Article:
For a shoe traditionally made out of canvas and esparto grass, the espadrille has logged a lot of miles over the years. First worn by Catalan peasants in the 1200’s, by the mid 1900’s they were all over Europe, slipping on and off the feet of Salvador Dalí, Coco Chanel, and Brigitte Bardot. In 1970 the look went high fashion when Yves Saint Laurent sent a high-heeled, gold-ribboned pair down his runway. Since then the shoe has been reimagined season after season, appearing on travelers from Malibu to Marrakesh—and no wonder. Whether a graphic Tory Burch flat or a wedge sandal by Coach, the espadrille is the tunic of footwear: easily tucked into a weekender, it can go for a stroll along the beach or a night out on the town.
For more than 40 years, the Usai family has been making gear for the Italian armed forces. Now they’re bringing their sartorial tradition and top-notch workmanship to civilians. Our favorite piece for spring? This durable, refined nylon jacket ($865). With its sharp, cadet-style cut and and exposed seaming, it’s sure to stand the test of time for fashion lovers and travel warriors alike. usaicollection.com.
Mimi Lombardo is the fashion director at Travel + Leisure.
If you were eyeing the BRITTO Collection by Heys four-piece luggage set that went to the winner of our "Views"photo contest last December, you can snap it up for half price now on Suitcase.com. The colorful set, which includes a 12" beauty case and a carry-on bag for shorter trips, as well as medium and large suitcases for longer trips, normally retails for $2,120. Through Suitcase.com's Winter Sale you can get it for only $1,059.95 (plus free shipping!)
You can also buy the pieces individually: The 22-inch spinner case—the perfect carry-on size— is now 50 percent off at $249.95.
Invest in a good roll-aboard—it makes life so much better on the road. Clockwise from top: Tumi Alpha Bravo Bremerton in ballistic nylon, $495; Britto Collection by Heys Landscape Flowers 22-inch hard-side Spinner, $250; Timbuk2 Checkpoint in ballistic fabric, $250; Longchamp Darshan Luggage, $475; the North Face Rolling Thunder in durable nylon, $229; Halsea Roller Suitcase in laminated canvas, $335; Trunkiby Melissa & Doug child-size Trunki Ruby, $40.
Honestly, when you check out this video you will think it is a fake commercial from Saturday Night Live circa 1983. But no, the Snazzy Napper is a real product, an odd cross between a Snuggie and a burkha—and the video is so hilariously bad that it is going viral.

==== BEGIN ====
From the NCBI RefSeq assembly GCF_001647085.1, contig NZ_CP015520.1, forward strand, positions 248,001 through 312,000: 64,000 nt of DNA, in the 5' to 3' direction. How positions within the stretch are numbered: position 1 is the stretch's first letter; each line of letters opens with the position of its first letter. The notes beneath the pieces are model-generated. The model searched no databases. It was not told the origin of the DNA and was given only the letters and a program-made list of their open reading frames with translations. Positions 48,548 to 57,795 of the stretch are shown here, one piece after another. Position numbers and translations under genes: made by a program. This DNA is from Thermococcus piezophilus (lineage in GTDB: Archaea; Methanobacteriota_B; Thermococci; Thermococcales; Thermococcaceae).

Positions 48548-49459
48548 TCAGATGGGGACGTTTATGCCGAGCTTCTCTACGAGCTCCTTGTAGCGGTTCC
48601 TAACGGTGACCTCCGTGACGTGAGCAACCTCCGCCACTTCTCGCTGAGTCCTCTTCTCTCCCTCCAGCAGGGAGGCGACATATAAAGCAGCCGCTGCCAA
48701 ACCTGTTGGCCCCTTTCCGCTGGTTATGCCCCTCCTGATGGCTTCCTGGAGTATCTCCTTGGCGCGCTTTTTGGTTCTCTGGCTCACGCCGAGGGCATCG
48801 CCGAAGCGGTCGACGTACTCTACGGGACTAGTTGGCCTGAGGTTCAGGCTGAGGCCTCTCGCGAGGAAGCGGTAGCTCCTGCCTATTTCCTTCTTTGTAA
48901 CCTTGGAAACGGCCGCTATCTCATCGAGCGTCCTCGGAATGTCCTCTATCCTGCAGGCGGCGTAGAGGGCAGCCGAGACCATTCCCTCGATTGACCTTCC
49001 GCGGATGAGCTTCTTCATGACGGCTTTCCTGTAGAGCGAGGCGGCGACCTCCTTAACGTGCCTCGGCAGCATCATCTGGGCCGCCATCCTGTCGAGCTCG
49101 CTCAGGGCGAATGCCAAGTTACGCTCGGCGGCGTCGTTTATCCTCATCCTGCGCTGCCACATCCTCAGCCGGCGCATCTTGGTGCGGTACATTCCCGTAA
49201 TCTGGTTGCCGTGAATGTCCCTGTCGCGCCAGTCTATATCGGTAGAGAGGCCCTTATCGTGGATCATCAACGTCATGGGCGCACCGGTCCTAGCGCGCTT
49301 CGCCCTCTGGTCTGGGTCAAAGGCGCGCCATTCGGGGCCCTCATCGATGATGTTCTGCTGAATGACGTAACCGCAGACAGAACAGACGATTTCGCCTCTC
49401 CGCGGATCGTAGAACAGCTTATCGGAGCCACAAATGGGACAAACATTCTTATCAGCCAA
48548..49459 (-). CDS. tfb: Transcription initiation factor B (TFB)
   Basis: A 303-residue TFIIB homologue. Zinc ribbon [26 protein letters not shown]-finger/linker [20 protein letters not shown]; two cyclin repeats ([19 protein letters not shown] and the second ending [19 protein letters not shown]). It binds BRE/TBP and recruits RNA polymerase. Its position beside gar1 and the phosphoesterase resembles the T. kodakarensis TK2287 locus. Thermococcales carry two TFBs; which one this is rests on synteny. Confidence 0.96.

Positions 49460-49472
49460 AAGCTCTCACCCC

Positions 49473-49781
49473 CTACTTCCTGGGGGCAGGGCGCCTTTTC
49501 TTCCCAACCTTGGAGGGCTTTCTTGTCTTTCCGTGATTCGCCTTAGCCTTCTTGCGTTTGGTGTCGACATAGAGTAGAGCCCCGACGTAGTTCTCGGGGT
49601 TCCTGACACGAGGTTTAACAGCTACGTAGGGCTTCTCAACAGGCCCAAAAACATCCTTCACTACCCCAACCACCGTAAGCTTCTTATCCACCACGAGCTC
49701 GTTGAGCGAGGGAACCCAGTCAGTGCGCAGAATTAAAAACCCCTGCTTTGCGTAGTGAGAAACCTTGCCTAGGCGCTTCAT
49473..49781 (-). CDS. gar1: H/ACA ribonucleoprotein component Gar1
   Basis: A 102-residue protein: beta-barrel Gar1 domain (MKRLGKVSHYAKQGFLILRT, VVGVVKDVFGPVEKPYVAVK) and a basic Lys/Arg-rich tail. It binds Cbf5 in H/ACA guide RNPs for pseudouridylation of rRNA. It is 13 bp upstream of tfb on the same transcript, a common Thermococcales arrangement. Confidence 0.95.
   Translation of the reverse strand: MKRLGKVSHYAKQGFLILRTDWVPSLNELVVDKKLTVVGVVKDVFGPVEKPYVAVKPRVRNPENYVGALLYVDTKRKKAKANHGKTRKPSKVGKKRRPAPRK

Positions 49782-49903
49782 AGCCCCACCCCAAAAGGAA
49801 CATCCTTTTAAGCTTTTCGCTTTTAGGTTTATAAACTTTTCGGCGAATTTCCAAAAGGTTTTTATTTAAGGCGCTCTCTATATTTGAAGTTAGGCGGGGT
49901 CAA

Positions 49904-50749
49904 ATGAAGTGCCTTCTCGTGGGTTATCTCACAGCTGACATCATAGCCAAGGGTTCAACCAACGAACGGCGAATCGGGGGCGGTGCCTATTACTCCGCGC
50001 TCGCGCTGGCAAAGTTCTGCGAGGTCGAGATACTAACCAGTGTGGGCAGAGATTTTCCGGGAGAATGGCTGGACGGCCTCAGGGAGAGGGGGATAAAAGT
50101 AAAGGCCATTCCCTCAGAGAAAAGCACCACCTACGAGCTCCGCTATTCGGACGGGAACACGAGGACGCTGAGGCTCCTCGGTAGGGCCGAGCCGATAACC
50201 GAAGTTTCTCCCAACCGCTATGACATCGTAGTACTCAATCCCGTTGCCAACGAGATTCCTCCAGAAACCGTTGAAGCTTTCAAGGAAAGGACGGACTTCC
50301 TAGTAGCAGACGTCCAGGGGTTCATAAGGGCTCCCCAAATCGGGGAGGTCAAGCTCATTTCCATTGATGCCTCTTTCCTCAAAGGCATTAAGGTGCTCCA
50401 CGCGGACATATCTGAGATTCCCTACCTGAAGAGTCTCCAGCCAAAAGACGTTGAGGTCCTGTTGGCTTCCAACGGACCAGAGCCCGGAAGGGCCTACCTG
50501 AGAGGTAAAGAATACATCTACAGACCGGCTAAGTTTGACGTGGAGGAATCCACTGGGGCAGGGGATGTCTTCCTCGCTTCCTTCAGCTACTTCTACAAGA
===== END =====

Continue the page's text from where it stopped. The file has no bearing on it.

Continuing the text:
This summer, The Elysian hotel in Chicago is celebrating America—and great American designer, Marc Jacobs—with a complimentary limited edition towel and tote:
From now through Labor Day, book a room at the Elysian and receive a super-cute USA totebag and American Flag beach towel from Marc Jacobs. They're the perfect accessories to bring to North Avenue Beach.
The bag (just $18) is also available at Marc Jacobs stores (the only one in Chicago is at the Elysian Hotel). Book at ElysianHotels.com. Rates start at $495 and include breakfast in bed.
Growing up in Southern California in the 1960s, my friends and I would start off each summer’s quest for a tan by heading to the beach to lay down a good “base coat”—or what doctors like to call a second-degree burn. I had so many sunburns by the time I graduated high school I can’t even count them. We didn’t use high-factor SPF sun protectants; we used cocoa butter and tanning oil to really soak up those UV rays. Then someone went and discovered that, according to the Skin Cancer Foundation, having even one severe sunburn as a child doubles your risk of developing melanoma as an adult.
Now you tell me.
I travel frequently and like to explore the outdoors wherever I go—swimming in Phuket, scuba in the Great Barrier Reef, early morning walks beside the Huangpu River on the Bund in Shanghai. At home in the States I dig biking and body surfing. I love doing the morning crossword puzzle sitting by my backyard pond. I even enjoy weeding my lawn. The point is, I’m outside a lot, and I can’t afford to get sunburned again. That’s why I was especially glad about a recent unplanned meeting with an acquaintance in the green room at CNN.
Sometimes it's really hard to believe that just a few years ago, in order to get where you had to go—especially on road trips, you needed to bring along one or more large, folding paper maps. Then there came websites like MapQuest, which alleviated people the hassle of having to actually figure out how to get from point A to point B. And now with GPS devices built into cell phones, navigating strange places is a breeze, and there's no need to bring anything you wouldn't have with you anyway.
T-Mobile recently released a new smartphone, the Garminfone (Garmin is one of the leading GPS makers in the world), which was specifically designed for travelers constantly on the go. It looks like any other touch screen smartphone (wait until you see just how smart it is), but as soon as you turn the phone on, you know it's made for travelers: there are three large icons on the homepage; one is labeled "Where To?" and the other, "View Map." (The third is for making phone calls.)